What happened

Biogen (NASDAQ:BIIB), a leader in the treatment of neurological and neurodegenerative diseases, saw its shares sink by a noteworthy 16.5% last month, according to S&P Global Market Intelligence.

The culprit? Biogen's shares slumped in Feb. in part because of the downturn across the broader markets. However, the main reason was a key change to the company's ongoing Alzheimer's disease trial for the monoclonal antibody aducanumab.

A human neuron transmitting a nerve impulse.

Image source: Getty Images.

So what

In a presentation to investors on Feb. 14, Biogen's chief medical officer, Alfred Sandrock, revealed that the company was planning to enroll an additional 510 patients in the ongoing pivotal stage trial. Sandrock said the change was needed due to "greater-than-expected variability on the primary endpoint." Although the option to expand the trial was already planned, investors appear to be concerned that aducanumab may not be performing as expected in the clinic.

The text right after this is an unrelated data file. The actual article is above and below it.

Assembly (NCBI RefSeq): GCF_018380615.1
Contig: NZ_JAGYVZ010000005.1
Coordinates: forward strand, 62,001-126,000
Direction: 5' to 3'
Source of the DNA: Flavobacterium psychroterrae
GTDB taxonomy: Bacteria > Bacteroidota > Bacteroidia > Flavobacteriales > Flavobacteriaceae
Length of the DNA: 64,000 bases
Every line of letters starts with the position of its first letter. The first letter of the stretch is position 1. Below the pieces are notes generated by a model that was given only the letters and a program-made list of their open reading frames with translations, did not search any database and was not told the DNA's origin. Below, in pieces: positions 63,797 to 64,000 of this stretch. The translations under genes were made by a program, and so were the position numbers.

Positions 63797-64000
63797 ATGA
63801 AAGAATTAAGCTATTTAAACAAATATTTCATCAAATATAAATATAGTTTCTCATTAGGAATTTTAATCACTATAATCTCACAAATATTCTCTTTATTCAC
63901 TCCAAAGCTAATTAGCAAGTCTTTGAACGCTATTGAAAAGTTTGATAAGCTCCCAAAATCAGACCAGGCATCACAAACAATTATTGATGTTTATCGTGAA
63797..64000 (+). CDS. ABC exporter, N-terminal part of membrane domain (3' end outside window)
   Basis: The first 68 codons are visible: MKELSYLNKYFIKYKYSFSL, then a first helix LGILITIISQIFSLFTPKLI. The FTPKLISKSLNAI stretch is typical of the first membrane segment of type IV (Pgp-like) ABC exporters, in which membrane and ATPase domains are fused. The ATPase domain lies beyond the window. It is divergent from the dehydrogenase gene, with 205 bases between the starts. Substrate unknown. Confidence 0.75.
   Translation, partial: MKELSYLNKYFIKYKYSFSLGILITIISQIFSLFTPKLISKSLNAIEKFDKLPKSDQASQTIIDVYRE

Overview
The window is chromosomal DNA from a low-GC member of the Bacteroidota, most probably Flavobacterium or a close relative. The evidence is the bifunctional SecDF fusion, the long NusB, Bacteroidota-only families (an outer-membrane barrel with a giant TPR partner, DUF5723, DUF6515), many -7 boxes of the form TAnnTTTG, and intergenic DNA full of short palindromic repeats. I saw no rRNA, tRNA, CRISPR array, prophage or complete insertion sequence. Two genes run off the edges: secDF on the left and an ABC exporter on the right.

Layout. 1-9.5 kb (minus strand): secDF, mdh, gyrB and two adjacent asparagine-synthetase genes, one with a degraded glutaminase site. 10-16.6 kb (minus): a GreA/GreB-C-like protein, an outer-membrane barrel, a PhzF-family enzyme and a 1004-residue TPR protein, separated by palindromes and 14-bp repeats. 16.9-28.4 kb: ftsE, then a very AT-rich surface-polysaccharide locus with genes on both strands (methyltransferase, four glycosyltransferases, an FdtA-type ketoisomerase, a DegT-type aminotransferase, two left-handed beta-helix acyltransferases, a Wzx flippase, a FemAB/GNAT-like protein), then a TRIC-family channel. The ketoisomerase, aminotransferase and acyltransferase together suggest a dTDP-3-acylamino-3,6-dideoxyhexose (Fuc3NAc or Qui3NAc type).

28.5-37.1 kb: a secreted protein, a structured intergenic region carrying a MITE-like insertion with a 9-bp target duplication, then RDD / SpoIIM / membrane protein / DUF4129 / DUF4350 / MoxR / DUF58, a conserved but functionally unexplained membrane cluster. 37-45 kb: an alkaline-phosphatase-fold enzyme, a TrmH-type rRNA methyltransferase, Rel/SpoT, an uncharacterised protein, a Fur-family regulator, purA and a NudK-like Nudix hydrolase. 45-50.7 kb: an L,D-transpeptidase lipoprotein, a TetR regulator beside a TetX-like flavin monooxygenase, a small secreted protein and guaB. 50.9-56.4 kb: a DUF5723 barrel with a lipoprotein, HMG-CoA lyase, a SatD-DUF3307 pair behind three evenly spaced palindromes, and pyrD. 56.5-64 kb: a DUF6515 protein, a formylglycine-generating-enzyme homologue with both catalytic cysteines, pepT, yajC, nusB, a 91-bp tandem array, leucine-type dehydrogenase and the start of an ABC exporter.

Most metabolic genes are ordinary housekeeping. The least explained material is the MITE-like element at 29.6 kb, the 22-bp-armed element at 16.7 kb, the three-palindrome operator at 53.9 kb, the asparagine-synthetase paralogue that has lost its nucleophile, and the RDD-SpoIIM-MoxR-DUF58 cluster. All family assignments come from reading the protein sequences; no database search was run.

Now what

Unfortunately, Biogen doesn't have a particularly strong pipeline outside of aducanumab, which is somewhat surprising given the 99% failure rate for clinical-stage Alzheimer's disease drugs over the past twenty odd years. In fact, Merck just threw in the towel on its BACE1 inhibitor, verubecestat, as a potential treatment for Alzheimer's disease, and pharma giant Pfizer decided to shutter its Alzheimer's disease research unit altogether earlier this year due to this painfully high failure rate.  

The point is that Biogen needs to make a big splash on the M&A scene soon in the likely event that aducanumab does miss the mark. This experimental Alzheimer's disease drug, after all, has always been an extreme long-shot. Complicating matters further, the company is staring down a number of novel competitive threats to its core multiple sclerosis franchise -- putting even more pressure on the biotech to pursue a bolt-on acquisition sooner rather than later. 

This article represents the opinion of the writer, who may disagree with the “official” recommendation position of a Motley Fool premium advisory service. We’re motley! Questioning an investing thesis -- even one of our own -- helps us all think critically about investing and make decisions that help us become smarter, happier, and richer.